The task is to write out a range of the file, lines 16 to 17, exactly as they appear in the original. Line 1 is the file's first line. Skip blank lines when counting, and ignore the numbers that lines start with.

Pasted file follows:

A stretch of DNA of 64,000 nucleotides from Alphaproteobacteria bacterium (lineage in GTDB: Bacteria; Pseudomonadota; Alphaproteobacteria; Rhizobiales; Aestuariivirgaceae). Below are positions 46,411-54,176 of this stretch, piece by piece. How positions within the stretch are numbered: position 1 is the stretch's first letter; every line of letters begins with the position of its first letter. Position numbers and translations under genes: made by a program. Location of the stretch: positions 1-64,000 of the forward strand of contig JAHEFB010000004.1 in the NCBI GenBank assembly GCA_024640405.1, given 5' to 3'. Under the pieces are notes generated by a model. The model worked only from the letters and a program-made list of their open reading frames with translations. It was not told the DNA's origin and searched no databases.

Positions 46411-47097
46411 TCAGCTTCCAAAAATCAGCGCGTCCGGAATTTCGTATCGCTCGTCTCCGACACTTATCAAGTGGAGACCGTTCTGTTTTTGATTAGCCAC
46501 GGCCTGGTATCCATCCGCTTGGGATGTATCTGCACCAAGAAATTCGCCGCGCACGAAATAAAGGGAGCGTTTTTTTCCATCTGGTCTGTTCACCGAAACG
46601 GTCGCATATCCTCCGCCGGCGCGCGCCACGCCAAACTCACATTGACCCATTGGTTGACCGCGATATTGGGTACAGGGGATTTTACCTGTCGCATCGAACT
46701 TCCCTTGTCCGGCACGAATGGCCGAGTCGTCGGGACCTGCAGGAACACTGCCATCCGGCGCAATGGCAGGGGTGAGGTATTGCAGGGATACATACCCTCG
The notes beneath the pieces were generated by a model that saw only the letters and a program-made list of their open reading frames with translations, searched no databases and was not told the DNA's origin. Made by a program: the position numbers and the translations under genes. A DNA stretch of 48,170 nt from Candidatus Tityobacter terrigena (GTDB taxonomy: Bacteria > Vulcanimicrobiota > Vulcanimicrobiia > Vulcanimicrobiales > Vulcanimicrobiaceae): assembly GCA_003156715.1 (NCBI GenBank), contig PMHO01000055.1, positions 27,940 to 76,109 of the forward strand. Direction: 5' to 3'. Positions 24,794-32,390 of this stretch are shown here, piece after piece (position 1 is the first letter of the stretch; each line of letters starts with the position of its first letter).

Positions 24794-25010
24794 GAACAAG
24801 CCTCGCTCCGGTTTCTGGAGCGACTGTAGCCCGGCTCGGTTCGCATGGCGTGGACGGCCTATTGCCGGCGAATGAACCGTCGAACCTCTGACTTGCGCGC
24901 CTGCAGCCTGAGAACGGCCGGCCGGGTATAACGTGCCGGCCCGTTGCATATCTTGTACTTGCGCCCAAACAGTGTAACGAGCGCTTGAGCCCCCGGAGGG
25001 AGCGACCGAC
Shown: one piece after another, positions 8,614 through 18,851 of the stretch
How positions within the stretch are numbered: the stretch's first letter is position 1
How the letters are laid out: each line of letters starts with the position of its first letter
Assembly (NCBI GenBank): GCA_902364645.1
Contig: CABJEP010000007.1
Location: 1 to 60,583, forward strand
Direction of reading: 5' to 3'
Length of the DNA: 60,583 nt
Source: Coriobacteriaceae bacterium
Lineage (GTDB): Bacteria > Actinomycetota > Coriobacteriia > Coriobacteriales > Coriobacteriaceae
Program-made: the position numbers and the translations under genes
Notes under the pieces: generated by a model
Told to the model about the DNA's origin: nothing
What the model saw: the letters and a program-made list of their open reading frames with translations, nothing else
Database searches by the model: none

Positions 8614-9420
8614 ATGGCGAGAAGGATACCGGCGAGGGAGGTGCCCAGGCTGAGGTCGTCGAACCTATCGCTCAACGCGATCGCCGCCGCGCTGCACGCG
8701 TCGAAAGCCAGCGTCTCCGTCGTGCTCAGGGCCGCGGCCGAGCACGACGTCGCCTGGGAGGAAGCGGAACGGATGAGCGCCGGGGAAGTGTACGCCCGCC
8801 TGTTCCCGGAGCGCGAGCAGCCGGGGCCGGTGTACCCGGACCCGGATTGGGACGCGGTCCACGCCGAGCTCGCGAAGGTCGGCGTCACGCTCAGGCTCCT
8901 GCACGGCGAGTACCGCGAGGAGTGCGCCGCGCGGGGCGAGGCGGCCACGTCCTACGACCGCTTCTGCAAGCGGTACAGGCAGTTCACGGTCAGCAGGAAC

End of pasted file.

Assembly (NCBI GenBank): GCA_902364645.1
Contig: CABJEP010000007.1